SECOND SENATOR
Show:
Original textModern textKey line
Most true; the Law shall bruise 'em.Most true. The law shall bruise him.Tim III.v.4
You breath in vaine.You breathe in vain.Tim III.v.60.1
He has made too much plenty with him:He has made too much plenty with 'em.Tim III.v.68
He's a sworne Riotor, he has a sinneHe's a sworn rioter; he has a sinTim III.v.69
That often drownes him, and takes his valour prisoner.That often drowns him and takes his valour prisoner.Tim III.v.70
If there were no Foes, that were enoughIf there were no foes, that were enoughTim III.v.71
To ouercome him. In that Beastly furie,To overcome him. In that beastly furyTim III.v.72
He has bin knowne to commit outrages,He has been known to commit outragesTim III.v.73
And cherrish Factions. 'Tis inferr'd to vs,And cherish factions. 'Tis inferred to usTim III.v.74
His dayes are foule, and his drinke dangerous.His days are foul and his drink dangerous.Tim III.v.75
How?How?Tim III.v.91.2
At all times alikeAt all times alikeTim V.i.119.2
Men are not still the same: 'twas Time and GreefesMen are not still the same. 'Twas time and griefsTim V.i.120
That fram'd him thus. Time with his fairer hand,That framed him thus. Time, with his fairer hand,Tim V.i.121
Offering the Fortunes of his former dayes,Offering the fortunes of his former days,Tim V.i.122
The former man may make him: bring vs to himThe former man may make him. Bring us to him,Tim V.i.123
And chanc'd it as it may.And chance it as it may.Tim V.i.124.1
They confesseThey confessTim V.i.141.2
Toward thee, forgetfulnesse too generall grosse;Toward thee forgetfulness too general-gross;Tim V.i.142
Which now the publike Body, which doth sildomeWhich now the public body, which doth seldomTim V.i.143
Play the re-canter, feeling in it selfePlay the recanter, feeling in itselfTim V.i.144
A lacke of Timons ayde, hath since withallA lack of Timon's aid, hath sense withalTim V.i.145
Of it owne fall, restraining ayde to Timon,Of its own fault, restraining aid to Timon,Tim V.i.146
And send forth vs, to make their sorrowed render,And send forth us to make their sorrowed render,Tim V.i.147
Together, with a recompence more fruitfullTogether with a recompense more fruitfulTim V.i.148
Then their offence can weigh downe by the Dramme,Than their offence can weigh down by the dram – Tim V.i.149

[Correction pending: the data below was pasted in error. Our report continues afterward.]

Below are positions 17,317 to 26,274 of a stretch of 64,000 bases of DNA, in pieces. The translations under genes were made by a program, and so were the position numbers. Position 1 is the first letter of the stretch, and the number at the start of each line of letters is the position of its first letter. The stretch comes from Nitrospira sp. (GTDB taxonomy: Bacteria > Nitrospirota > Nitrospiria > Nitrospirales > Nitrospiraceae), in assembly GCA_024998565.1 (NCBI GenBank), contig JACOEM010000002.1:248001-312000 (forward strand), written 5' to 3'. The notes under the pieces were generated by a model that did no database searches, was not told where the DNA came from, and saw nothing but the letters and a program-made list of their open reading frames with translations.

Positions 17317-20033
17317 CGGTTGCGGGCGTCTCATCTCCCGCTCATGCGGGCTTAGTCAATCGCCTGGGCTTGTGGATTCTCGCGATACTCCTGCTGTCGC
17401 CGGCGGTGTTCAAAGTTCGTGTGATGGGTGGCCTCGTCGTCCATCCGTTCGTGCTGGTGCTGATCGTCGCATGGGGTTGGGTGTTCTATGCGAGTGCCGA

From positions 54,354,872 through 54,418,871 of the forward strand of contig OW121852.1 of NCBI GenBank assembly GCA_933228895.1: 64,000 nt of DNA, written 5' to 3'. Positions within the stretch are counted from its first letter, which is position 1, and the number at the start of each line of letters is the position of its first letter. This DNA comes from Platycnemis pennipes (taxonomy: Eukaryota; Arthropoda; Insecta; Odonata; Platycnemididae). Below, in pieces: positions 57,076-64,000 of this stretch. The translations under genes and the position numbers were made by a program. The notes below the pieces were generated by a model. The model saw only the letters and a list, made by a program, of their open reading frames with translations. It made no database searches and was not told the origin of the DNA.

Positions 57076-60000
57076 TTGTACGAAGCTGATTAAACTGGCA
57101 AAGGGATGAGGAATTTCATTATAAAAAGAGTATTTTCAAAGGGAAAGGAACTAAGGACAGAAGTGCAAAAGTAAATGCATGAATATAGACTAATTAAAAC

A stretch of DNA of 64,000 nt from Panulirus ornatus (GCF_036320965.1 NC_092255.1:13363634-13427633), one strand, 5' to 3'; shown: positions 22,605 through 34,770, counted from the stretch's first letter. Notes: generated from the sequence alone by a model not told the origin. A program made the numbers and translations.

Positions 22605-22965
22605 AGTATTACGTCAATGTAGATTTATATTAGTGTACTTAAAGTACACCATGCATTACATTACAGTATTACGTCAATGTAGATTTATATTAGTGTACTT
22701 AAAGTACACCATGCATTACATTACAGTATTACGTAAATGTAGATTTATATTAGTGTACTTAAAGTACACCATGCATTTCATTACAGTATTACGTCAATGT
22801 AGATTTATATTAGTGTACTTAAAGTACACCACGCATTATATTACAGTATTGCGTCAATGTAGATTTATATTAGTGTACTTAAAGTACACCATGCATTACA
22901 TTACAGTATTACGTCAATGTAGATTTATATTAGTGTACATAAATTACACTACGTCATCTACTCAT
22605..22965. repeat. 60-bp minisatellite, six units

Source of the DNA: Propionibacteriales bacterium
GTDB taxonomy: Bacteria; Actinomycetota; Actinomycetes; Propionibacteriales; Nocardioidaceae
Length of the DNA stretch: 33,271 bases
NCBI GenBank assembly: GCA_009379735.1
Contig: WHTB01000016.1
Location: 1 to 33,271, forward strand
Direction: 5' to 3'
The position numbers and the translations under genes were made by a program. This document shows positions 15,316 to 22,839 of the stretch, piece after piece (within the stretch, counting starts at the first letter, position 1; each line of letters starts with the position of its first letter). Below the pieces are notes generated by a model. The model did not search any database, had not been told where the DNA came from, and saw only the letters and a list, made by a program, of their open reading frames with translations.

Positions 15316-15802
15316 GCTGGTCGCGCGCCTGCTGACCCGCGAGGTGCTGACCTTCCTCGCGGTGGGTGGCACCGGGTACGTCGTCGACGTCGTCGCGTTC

I euen such heapes and summes of Loue and Wealth,Ay, even such heaps and sums of love and wealthTim V.i.150
As shall to thee blot out, what wrongs were theirs,As shall to thee blot out what wrongs were theirs,Tim V.i.151
And write in thee the figures of their loue,And write in thee the figures of their love,Tim V.i.152
Euer to read them thine.Ever to read them thine.Tim V.i.153.1
And shakes his threatning SwordAnd shakes his threat'ning swordTim V.i.164.2
Against the walles of Athens.Against the walls of Athens.Tim V.i.165.1
And enter in our eares, like great TriumphersAnd enter in our ears like great triumphersTim V.i.194
In their applauding gates.In their applauding gates.Tim V.i.195.1
Our hope in him is dead: let vs returne,Our hope in him is dead. Let us return,Tim V.i.224
And straine what other meanes is left vnto vsAnd strain what other means is left unto usTim V.i.225
In our deere perill.In our dear peril.Tim V.i.226.1
So did we wooeSo did we wooTim V.iv.18.2
Transformed Timon, to our Citties loueTransformed Timon to our city's loveTim V.iv.19
By humble Message, and by promist meanes:By humble message and by promised means.Tim V.iv.20
We were not all vnkinde, nor all deserueWe were not all unkind, nor all deserveTim V.iv.21
The common stroke of warre.The common stroke of war.Tim V.iv.22.1
Nor are they liuingNor are they livingTim V.iv.26.2
Who were the motiues that you first went out,Who were the motives that you first went out;Tim V.iv.27
(Shame that they wanted, cunning in excesse)Shame, that they wanted cunning, in excessTim V.iv.28
Hath broke their hearts. March, Noble Lord,Hath broke their hearts. March, noble lord,Tim V.iv.29
Into our City with thy Banners spred,Into our city with thy banners spread.Tim V.iv.30
By decimation and a tythed death;By decimation and a tithed death – Tim V.iv.31
If thy Reuenges hunger for that FoodIf thy revenges hunger for that foodTim V.iv.32
Which Nature loathes, take thou the destin'd tenth,Which nature loathes – take thou the destined tenth,Tim V.iv.33
And by the hazard of the spotted dye,And by the hazard of the spotted dieTim V.iv.34
Let dye the spotted.Let die the spotted.Tim V.iv.35.1
What thou wilt,What thou wilt,Tim V.iv.44.2
Thou rather shalt inforce it with thy smile,Thou rather shalt enforce it with thy smileTim V.iv.45
Then hew too't, with thy Sword.Than hew to't with thy sword.Tim V.iv.46.1
Throw thy Gloue,Throw thy glove,Tim V.iv.49.2
Or any Token of thine Honour else,Or any token of thine honour else,Tim V.iv.50
That thou wilt vse the warres as thy redresse,That thou wilt use the wars as thy redressTim V.iv.51
And not as our Confusion: All thy PowersAnd not as our confusion, all thy powersTim V.iv.52
Shall make their harbour in our Towne, till weeShall make their harbour in our town till weTim V.iv.53
Haue seal'd thy full desire.Have sealed thy full desire.Tim V.iv.54.1
Both. BOTH SENATORS
'Tis most Nobly spoken.'Tis most nobly spoken.Tim V.iv.63.2
SHAKESPEARE'S WORDS © 2018 DAVID CRYSTAL & BEN CRYSTAL